Kendrick Meek Archives - SaintPetersBlog

Jeff Greene’s lawyer calls out Tampa Bay Times

Jeff Greene‘s lawyer is berating the Tampa Bay Times over a story on its settlement of Greene’s libel suit against it.

Greene, a Palm Beach billionaire, also is “demand(ing) that the Tampa Bay Times now disclose the amount publicly.” He sued the Times and the Miami Herald in 2010 but settled confidentially with both papers in recent weeks.

Times attorney Alison Steele, who negotiated the settlement, could not be immediately reached by phone Tuesday afternoon.

The real estate developer, who ran as a Democrat, claimed both newspapers derailed his U.S. Senate campaign that year with coverage of alleged fraudulent real estate deals and wild parties on his 145-foot yacht.

Democrat Kendrick Meek, a former state senator, went on to win the Democratic primary. The seat eventually was won by current Republican Sen. Marco Rubio.

The newspaper ran a 226-word story on the settlement last week.

In it, Times editor Neil Brown said the settlement “represents our insurance company’s calculation of acceptable legal expenses. On the central dispute, the Times does not retract or correct our coverage, nor will we limit any future reporting.”

On Tuesday, Atlanta attorney L. Lin Wood fired back with a nearly 800-word statement released to FloridaPolitics.com and other news media.

“The statement of Neil Brown is false and misleading,” Wood said. “The Tampa Bay Times is attempting to spin this settlement as a victory for the newspaper when, in fact, it was a well-deserved defeat for the Times and a victory” for Greene.

“I stand by the statement in the previous article and the Times has nothing further to add,” Brown said in an email Tuesday evening.

Wood added that the “requirement that the amount be confidential and not be disclosed was a condition imposed by the Tampa Bay Times.”

“Having focused on defamation cases for over 20 of my 39 years of law practice, I would accurately characterize the amount paid as a significant payment for the settlement of a public figure libel case, consistent with an acknowledgment of wrongdoing,” Wood said.

He added: “I can state unequivocally that the settlement amount bears no reasonable relationship to the amount of legal expenses that would have been incurred by the Tampa Bay Times if it had elected to have the case resolved by a jury trial, as opposed to a settlement.”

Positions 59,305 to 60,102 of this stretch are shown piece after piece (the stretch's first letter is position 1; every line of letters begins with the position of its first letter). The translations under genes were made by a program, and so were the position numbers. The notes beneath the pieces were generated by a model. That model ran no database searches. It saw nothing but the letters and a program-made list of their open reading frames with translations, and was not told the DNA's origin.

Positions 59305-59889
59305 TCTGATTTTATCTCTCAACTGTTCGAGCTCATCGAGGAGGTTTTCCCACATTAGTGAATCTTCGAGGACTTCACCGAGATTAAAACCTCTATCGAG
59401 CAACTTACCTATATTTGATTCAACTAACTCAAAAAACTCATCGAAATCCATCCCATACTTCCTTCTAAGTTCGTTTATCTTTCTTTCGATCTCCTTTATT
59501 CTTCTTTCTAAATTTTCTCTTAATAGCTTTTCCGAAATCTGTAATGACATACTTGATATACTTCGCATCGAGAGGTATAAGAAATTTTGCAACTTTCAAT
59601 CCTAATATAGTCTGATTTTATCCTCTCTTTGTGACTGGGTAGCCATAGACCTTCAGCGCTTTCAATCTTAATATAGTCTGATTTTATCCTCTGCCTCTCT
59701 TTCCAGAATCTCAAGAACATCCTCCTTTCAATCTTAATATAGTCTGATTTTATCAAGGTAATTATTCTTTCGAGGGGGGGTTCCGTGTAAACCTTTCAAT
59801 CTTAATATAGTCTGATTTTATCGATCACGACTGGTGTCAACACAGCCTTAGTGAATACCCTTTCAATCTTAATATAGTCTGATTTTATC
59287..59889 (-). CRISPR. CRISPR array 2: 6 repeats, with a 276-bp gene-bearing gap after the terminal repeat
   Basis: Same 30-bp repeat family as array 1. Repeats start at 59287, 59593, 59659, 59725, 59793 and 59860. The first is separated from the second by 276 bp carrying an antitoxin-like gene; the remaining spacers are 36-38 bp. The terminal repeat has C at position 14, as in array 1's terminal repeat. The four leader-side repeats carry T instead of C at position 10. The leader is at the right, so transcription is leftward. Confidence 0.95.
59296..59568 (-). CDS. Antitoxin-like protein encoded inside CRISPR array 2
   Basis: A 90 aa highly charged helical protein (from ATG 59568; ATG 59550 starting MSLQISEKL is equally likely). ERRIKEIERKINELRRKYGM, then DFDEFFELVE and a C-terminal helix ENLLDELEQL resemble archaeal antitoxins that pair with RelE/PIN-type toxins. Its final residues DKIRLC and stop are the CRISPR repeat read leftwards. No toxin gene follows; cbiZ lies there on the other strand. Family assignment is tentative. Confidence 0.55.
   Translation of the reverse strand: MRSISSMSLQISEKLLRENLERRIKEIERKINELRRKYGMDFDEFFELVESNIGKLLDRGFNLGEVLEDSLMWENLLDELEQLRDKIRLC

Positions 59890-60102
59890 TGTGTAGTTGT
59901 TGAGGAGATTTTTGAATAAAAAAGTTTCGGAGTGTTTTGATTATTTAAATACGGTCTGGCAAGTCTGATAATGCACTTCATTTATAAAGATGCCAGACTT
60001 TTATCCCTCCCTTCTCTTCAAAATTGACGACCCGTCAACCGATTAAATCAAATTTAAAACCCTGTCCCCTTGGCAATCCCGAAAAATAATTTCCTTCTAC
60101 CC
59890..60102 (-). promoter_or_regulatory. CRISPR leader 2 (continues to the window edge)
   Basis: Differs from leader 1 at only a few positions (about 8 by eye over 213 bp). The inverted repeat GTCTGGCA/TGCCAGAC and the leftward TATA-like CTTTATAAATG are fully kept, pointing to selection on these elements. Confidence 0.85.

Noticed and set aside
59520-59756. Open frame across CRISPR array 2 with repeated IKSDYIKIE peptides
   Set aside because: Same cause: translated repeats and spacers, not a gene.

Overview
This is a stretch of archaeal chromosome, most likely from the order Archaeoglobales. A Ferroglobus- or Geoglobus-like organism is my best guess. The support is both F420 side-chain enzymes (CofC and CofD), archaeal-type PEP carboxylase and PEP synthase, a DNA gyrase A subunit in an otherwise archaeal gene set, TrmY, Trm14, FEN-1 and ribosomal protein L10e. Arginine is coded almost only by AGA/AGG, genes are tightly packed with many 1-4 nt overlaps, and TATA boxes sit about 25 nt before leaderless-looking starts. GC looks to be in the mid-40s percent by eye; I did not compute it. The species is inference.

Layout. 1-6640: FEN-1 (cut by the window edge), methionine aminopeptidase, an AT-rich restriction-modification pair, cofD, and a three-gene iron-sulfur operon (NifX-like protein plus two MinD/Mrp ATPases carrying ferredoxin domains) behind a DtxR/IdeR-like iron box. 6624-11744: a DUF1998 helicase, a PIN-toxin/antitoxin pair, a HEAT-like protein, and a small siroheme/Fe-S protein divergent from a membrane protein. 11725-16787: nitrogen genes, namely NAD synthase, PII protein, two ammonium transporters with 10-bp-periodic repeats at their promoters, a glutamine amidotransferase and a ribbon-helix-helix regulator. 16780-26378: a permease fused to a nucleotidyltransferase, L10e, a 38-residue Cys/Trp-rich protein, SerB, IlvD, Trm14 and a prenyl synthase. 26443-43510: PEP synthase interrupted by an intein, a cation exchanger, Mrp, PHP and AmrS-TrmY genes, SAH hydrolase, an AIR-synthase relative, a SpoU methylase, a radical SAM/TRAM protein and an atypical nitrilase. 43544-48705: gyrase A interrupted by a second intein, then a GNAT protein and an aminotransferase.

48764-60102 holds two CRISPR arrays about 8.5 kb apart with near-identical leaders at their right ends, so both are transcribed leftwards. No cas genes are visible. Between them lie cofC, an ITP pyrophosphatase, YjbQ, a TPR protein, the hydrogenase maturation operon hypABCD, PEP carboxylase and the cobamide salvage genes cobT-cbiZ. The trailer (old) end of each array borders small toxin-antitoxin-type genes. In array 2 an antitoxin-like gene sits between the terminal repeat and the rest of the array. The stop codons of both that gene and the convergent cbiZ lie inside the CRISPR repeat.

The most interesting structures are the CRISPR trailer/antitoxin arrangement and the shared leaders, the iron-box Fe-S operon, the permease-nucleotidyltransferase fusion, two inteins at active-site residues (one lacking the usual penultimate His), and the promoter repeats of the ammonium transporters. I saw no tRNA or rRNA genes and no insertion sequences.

Greene, Wood said, “did not file and pursue this litigation for the primary purpose of financial gain.”

Rather, he did so to publicly correct the false and defamatory statements which impugned his personal and business reputation. Mr. Greene’s primary goal was accomplished by the publication of the Editor’s Notes for each article.

Mr. Greene is a multi-billionaire and philanthropist who, along with his wife, Mei Sze, have signed the Giving Pledge started by Warren Buffett and Bill and Melinda Gates. While Mr. Greene was less concerned with the settlement amount, he wanted to make certain that the amount was large enough to be consistent with an acknowledgement of wrongdoing and could never be correctly characterized as a “cost of litigation” payment – which is exactly the mischaracterization set forth in the Brown statement.

The Tampa Bay Times did not attempt to contact Mr. Greene or me for comment prior to publishing its own self-serving article based on the Brown statement. The circumstances surrounding the Brown statement, and the Tampa Bay Times article based on it, should raise serious questions of journalistic integrity and credibility in the minds of readers of the Times.

A Miami-Dade circuit judge dismissed Greene’s suit in 2012, saying he couldn’t “prove the paper acted in malice,” a legal standard in libel actions brought by public figures.

Greene would have to show the Times and Herald knew their stories were wrong or that they had a “reckless disregard” of whether their reporting was false or not.

An appellate court reversed the judge’s decision and revived the suit, saying Greene’s claims were “legally sufficient” to move forward.

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Tampa Bay Times settles suit with Jeff Greene

The Tampa Bay Times settled a libel suit filed against it by Palm Beach billionaire Jeff Greene, the newspaper reported Thursday.

The terms of that settlement were not released.

“We have been in this legal standoff for nearly six years,” Times Editor Neil Brown said in a statement. “The settlement represents our insurance company’s calculation of acceptable legal expenses.

“On the central dispute, the Times does not retract or correct our coverage, nor will we limit any future reporting,” he added.

Greene, a real estate developer, ran as a Democrat for the U.S. Senate in 2010. The seat eventually was won by current Republican Sen. Marco Rubio.

Greene claimed that both newspapers derailed his Senate campaign with coverage of alleged fraudulent real estate deals and wild parties on his 145-foot yacht.

Democrat Kendrick Meek, a former state senator, went on to win the Democratic primary.

One story insinuated that former boxer Mike Tyson – best man at Greene’s wedding – had used drugs on the yacht. The Times later ran a rare front-page clarification, with Tyson saying he did not use drugs on Greene’s yacht.

A Miami-Dade circuit judge had dismissed Greene’s suit in 2012, saying he couldn’t “prove the paper acted in malice,” a legal standard in libel actions brought by public figures.